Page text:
They admitted to know that such a problem would eventually start and they had blocking software which they had not yet installed as they didn’t think the problem would start as quick as it did. At that time there was also some mention of them not having in their budget the money needed for the more sophisticated blocking software that we proposed they consider using to eradicate the problem all together.

A couple months passed and we checked to see if Project Harmony had installed the blocking software they claimed to already have and to see how effective it was.
I opened my Hotmail account and randomly clicked on the many porn mail solicitation that everyone seems to get in their junk mailbox and thought their blocking software blocked a couple of sites, most of them opened up without any problem.

We contacted a journalist acquaintance of ours who agreed to prepare an investigative report.

When the Project Harmony representatives were interviewed, they lied through their teeth as to ever meeting with us and being told of the problem of pornography being accessed on their computers (thought that conversation had been recorded and what they claimed they didn’t know was clearly documented to the contrary).

The article concluded that Project Harmony was providing easy access to pornography to our children in the classroom and made it to the front-page of a couple of Armenian new-papers.

If you read FM 100-20/AFP 30-2 US Military Operation on Low Intensity Conflict (LIC), you will see that it practically mentions Project Harmony by name as being an intricate part of LIC.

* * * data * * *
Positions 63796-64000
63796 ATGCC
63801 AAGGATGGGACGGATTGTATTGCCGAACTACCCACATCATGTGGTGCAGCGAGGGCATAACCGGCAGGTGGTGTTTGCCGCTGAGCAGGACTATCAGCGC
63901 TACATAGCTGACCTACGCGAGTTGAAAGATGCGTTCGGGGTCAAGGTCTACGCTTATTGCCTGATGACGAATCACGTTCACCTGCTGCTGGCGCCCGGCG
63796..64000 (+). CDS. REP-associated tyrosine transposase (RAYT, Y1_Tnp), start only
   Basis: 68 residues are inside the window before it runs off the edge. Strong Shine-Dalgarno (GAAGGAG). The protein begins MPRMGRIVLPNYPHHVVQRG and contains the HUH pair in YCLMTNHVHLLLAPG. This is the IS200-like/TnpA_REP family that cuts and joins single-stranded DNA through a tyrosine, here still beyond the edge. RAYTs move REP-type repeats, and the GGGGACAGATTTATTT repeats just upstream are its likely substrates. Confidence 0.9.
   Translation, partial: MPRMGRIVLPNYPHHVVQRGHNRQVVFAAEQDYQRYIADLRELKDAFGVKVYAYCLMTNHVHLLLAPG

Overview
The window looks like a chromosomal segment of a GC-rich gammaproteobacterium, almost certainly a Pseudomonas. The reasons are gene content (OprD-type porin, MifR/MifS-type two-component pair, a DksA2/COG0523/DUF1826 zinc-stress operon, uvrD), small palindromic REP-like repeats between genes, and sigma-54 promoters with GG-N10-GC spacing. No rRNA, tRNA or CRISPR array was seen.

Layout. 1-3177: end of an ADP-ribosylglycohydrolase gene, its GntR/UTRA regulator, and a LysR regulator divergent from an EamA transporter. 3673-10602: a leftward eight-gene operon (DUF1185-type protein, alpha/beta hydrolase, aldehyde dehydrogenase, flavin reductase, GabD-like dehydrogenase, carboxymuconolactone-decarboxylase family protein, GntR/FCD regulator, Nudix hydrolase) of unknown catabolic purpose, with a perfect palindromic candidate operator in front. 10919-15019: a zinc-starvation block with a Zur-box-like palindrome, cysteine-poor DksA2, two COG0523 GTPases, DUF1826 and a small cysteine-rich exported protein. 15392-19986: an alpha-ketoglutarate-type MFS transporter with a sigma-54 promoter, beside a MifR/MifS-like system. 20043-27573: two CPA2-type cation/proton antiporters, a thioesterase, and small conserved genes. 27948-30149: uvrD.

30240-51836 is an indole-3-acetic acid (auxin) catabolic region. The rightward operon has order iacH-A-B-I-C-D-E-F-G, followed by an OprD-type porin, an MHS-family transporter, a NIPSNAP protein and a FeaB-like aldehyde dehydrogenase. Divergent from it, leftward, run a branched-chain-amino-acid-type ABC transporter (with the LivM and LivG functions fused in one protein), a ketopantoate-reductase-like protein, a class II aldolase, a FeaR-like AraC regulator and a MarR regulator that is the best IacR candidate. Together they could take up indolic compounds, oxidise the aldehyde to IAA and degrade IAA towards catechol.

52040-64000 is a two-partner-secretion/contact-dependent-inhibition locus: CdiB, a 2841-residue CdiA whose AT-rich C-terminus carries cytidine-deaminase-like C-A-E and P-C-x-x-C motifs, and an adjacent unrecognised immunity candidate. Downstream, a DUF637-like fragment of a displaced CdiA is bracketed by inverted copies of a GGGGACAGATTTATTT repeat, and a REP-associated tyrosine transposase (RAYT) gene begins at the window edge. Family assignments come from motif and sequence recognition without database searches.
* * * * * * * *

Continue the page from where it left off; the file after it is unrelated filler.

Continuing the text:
It should be noted that Project Harmony operates in Armenia and Azerbaijan with the bulk of its work in Armenia.

So what can we expect next from Project Harmony? I predict they will at some point have some project of friendship between kids of different countries, in particular Armenia and Azerbaijan.

I would not have so much of a problem if it was some country other than America, the country which has its eye on the Caspian oil and has a history of manipulating nations in a way that best suits America’s interests and not those of the nations they manipulate.

I guess I can’t blame the people at Project Harmony or the US Department of State who are just doing their jobs. If there is any blame to be placed, it can only go to the people of Armenia and its government for allowing such activities to take place in their country.

Lastly from the Project Harmony guest book:

Name: Azatyan Narine
Time: Thursday, March 21, 2002 at 13:19:22
ARAVOT Armenian newspaper reported on an alarming call received from one of the schools where an internet classroom was opened by US government assistance. According to the teacher calling from that school the students constantly open porno-sites though there are special programs prohibiting access to such sites. The details will be published in the next issue of the newspaper.
I have posted some messages to Armenian website's guestbook and they have deleted my last one. Could you tell me why you open that centers if you can't protect children from accessing pornography? I'm a mother of a girl and thanx god that Armenian Project Harmony is not her school yet. Your technical coordinator wrote that there is no guarantee that children won't access porno sites... Why you don't care about that children? Why you can't protect them from accessing? Hope you'll undertake smtg. and WON'T delete my message asa it was made in armenian guestbook Azatyan Narine

Name: Abi Butler
Email: webmaster@projectharmony.org
Time: Thursday, March 21, 2002 at 14:57:21
Dear Ms. Azatyan,